Friday, November 10, 2006

America's One Party System: The State

I remember a number of times during the cold war seeing stories about elections in communist countries. They had ballots and showed up to vote just like we did in America. With one small difference. There was only one candidate for each office, the communist state party candidate. Of course, he won. Naturally, this was a source for ridicule. Here in America, we had more than one choice. Each candidate had differing views and different ideas. We had true freedom - or so I was taught.

I wrote a few posts ago on the idea of divided government as a political strategy, or at least as favorable to one party rule. The idea is that if the different branches of government are divided between parties and ideologies, they will have a greater tendency to cancel each other's ability to dominate the people. But, I'd like to look at this from a slightly different angle.

Imagine a huge tug of war match between the Democrats and Republicans. It takes place on a football field, and the rope is placed in the center of the field on the 50 yard line. The winner will pull the opposing team across its own goal line. There are a few dozen people on each side. The match starts, and after a few minutes one party takes a good advantage. The other exerts a large amount of energy and stops the progress. Then they take the advantage. On this goes for quite a long time, back and forth. Hopes rise, then fade, then fall, then rise again. But the match keeps going.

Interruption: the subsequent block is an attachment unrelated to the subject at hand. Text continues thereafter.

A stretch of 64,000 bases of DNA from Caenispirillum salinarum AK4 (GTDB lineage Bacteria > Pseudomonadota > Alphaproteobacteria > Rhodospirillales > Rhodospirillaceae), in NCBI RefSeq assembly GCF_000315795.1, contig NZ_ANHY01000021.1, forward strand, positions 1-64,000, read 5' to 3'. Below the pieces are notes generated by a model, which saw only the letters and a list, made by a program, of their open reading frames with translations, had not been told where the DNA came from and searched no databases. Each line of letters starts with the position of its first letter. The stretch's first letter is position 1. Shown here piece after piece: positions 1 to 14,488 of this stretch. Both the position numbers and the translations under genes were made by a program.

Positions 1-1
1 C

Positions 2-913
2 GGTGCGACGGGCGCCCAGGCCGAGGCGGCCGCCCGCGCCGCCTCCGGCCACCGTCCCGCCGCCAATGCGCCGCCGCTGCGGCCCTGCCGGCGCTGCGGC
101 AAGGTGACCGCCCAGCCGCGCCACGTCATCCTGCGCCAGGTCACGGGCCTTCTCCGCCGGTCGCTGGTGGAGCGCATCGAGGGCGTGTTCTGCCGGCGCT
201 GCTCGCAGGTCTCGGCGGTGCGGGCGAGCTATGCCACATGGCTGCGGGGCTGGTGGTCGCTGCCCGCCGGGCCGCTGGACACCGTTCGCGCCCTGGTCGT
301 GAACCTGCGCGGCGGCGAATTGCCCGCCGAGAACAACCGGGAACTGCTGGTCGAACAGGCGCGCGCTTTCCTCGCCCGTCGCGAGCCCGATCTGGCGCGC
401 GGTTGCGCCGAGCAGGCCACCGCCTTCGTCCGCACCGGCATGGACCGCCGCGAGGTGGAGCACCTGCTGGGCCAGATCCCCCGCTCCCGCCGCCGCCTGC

But going quite unnoticed, one team has a slightly larger percentage of people anchoring with their left feet, and the other team has a slightly larger percentage anchoring with their right feet. This is a small effect, but since it is mirrored from one side to another, the net result is movement in the lateral direction - toward one of the sidelines. While everybody is focusing on the visible back and forth tugging, the real story is that the whole group is heading out of bounds.

So while we see the liberals and conservatives fighting back and forth, pitting ideals against each other, the real story is that they have something far more destructive in common. Despite their differences, they are all still politicians, all public masters and not public servants, all power hungry statists, all desiring to control other people. Their very visible differences mask what they have in common. Yes, it's true that there are ideologues on each side, fighting for their pet causes, and this tends to slow the real agenda of state control, but it only limits it - it doesn't stop it.

Although the communist countries have only one "choice" in an election, we still have something very dangerous in common with them - one state.

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